Emerging technologies in airfare distribution will blur the lines between direct and indirect channels but will see airlines taking control of the offer and pricing.
A keynote panel discussion at last week’s Aviation Festival in London heard from leading players in the sector about their vision for the future of airfare distribution.
Hugh Aitken, senior director of strategic partnerships at metasearch site Skyscanner, said it sees the future as one in which it takes out the friction of buying as consumers become ever more mobile.
He said “the models have to be different in a mobile world” because there is the potential for there to be much more friction than on desktop.
Over 60% of Skyscanner users today are on mobile and Aitken said it views its role as being a modern day marketplace where the Skyscanner brand is not superior to the airlines’.
“People come to use because they want to search and ultimately book travel and we want to give the choice and a range of prices so they can choose who to book with, and we want to make it as frictionless as possible to book their trip,” Aitken said.
This was where direct booking on Skyscanner comes in and Aitken said the emergence and roll-out of Iata’s New Distribution Capability will further help to push a conversions uplift because it allows shopping sites to build connections direct with suppliers.
Gianni Cataldo, head of research and development at ATPCO, which has underpinned traditional indirect GDS distribution for decades, said the key for intermediaries was how they “drive value back to the ecosystem”.
He said under NDC protocols they will no longer be in charge of the offer, but they will remain a key distributor of content linked to the airlines’ offers and give them access to markets they cannot reach by themselves.
Cataldo, said the lessons airlines have learned in the direct channel must be applied to the indirect channel so that airline partners can access the right content and reflect the suppliers’ brands to their customers.
“The days of airlines treating their customers as two distinct groups – direct and indirect – are gone,” he said.
Arber Deva, senior director, direct distribution at Lufthansa Group, said it was important that innovations in seat offers are made available to all channels.
But he said even today some intermediaries are not set up to display branded fares, despite the airline introducing then back in 2015.
“This maybe because of a lack of incentives, but we also thing this is because of the complexity based around legacy systems,” he said.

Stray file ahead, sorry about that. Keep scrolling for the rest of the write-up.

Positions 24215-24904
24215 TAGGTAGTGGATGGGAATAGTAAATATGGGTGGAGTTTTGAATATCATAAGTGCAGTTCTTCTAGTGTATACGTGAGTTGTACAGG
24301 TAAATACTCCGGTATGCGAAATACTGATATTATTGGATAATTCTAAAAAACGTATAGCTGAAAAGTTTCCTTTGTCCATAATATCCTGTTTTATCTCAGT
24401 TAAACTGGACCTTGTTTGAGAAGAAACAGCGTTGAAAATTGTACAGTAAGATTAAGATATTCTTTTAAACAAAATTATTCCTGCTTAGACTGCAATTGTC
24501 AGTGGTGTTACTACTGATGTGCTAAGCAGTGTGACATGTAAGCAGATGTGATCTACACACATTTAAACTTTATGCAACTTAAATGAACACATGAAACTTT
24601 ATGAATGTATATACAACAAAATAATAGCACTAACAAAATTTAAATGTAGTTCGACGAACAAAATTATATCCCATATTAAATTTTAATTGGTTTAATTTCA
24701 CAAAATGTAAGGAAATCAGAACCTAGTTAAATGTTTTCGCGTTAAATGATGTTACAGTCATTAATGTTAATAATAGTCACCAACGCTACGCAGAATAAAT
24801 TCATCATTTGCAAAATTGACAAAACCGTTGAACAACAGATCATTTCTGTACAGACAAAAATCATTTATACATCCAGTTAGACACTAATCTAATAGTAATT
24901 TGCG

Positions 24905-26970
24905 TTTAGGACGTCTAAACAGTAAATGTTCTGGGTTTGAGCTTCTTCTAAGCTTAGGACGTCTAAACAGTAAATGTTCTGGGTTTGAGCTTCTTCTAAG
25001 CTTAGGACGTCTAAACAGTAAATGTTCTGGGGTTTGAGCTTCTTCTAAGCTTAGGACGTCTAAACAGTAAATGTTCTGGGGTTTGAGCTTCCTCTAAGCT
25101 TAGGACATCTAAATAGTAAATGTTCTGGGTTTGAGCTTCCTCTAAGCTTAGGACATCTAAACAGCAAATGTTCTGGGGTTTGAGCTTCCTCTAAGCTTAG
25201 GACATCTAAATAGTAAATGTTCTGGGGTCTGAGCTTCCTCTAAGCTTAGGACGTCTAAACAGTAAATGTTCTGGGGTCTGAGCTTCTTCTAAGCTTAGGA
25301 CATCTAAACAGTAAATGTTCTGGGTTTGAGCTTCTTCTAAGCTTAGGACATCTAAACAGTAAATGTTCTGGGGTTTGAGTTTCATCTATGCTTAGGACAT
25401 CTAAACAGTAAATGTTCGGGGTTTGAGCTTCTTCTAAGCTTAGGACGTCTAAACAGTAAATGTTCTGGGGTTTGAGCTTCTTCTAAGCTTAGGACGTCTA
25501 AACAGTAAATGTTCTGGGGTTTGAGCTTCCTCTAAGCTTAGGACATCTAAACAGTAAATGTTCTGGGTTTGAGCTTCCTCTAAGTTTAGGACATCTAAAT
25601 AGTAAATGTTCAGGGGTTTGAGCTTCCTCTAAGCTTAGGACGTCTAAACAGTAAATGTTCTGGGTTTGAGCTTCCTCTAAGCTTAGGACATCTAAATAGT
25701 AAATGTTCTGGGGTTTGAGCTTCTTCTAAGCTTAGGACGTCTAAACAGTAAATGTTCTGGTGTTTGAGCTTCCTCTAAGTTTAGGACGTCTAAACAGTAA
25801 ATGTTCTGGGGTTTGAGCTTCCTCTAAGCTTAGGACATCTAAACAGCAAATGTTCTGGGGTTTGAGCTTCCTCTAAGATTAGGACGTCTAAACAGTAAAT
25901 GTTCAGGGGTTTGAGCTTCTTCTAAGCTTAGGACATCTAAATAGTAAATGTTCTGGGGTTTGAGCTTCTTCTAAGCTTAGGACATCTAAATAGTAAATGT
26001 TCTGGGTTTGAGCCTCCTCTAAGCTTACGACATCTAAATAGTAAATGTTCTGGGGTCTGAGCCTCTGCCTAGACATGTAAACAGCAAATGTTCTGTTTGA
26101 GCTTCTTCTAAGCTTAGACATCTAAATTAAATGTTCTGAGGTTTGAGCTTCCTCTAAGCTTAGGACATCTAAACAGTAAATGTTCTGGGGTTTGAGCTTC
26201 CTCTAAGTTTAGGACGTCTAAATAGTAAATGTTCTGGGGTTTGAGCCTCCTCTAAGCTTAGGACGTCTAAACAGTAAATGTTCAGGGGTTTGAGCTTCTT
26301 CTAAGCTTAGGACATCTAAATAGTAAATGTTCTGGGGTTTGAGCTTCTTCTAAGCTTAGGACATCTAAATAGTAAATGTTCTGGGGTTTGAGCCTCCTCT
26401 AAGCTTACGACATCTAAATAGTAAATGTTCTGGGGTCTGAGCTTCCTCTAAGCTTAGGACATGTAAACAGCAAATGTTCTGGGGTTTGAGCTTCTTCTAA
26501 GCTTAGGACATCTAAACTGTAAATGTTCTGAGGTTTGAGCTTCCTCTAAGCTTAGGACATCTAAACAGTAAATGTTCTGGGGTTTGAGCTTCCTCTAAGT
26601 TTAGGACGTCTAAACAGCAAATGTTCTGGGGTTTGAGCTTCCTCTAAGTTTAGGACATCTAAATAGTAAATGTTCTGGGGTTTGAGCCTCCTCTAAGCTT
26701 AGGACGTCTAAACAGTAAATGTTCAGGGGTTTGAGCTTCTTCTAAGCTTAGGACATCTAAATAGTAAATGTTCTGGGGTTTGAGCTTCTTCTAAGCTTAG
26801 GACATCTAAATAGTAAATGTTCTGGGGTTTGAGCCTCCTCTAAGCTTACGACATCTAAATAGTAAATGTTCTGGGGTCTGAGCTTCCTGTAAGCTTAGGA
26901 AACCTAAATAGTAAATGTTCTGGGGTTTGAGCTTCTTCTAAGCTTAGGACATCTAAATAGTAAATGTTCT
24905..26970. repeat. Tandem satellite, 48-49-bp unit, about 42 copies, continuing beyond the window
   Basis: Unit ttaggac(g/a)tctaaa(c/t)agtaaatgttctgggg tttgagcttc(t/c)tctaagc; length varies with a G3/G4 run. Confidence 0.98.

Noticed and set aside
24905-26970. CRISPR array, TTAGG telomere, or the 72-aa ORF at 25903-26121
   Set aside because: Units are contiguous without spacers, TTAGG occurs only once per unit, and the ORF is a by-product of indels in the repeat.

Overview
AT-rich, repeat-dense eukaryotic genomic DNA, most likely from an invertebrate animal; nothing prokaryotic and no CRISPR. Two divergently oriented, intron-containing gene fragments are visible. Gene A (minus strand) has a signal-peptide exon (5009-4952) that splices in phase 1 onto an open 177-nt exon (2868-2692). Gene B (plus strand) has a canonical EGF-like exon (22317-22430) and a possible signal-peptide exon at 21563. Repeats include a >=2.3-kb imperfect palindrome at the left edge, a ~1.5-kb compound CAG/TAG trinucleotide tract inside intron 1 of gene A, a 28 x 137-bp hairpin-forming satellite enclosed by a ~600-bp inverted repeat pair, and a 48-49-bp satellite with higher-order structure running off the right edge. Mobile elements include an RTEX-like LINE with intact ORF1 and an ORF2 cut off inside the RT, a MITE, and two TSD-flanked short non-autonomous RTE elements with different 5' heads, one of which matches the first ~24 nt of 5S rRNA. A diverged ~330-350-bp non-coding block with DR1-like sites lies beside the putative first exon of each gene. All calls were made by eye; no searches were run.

Deva said distribution through the more flexible and responsive API connectivity that NDC offers is what airlines want across the globe as they move to more dynamic pricing models.
“This is not a revolution, it’s an evolution. You could say the revolution happened 10 to 15 years ago when the Low-cost carriers entered the market because everything became digital and online.
“They were able to have completely different business models not bound by the old world.”
Deva said API-based distribution means airlines have to implement a change just once to make it available to everyone in the distribution chain cutting out invoicing issues and speeding up the development of the market.
Gilles Mascaras, head of product – digital transformation at Etihad, welcomed moves to embrace NDC by the GDSs which he said will give it the scale it requires.
And he added: “We should make it clear that the purpose is not to direct connect to every travel agent in the world. That would be super-inefficient.
“GDS is going to give scale to NDC and we need this and separately we probably have direction connection with some specific agencies or corporations.”
Deva added: “We are really happy to see the GDSs working with the [NDC] programmes because they are an important part of the value chain.
“It’s important to embrace NDC and that everyone in the technology world is supporting it and developing it.”
Deva said the GDSs and travel agents will remain important to airlines to as aggregators, as routes to new markets and acquirers of new customers and for the servicing of those customers.
But he said airlines will take back control of the offer and its distribution. “We [airlines] inherited business models that were unbalanced in terms of values. I’m looking forward to how this develops in the future.”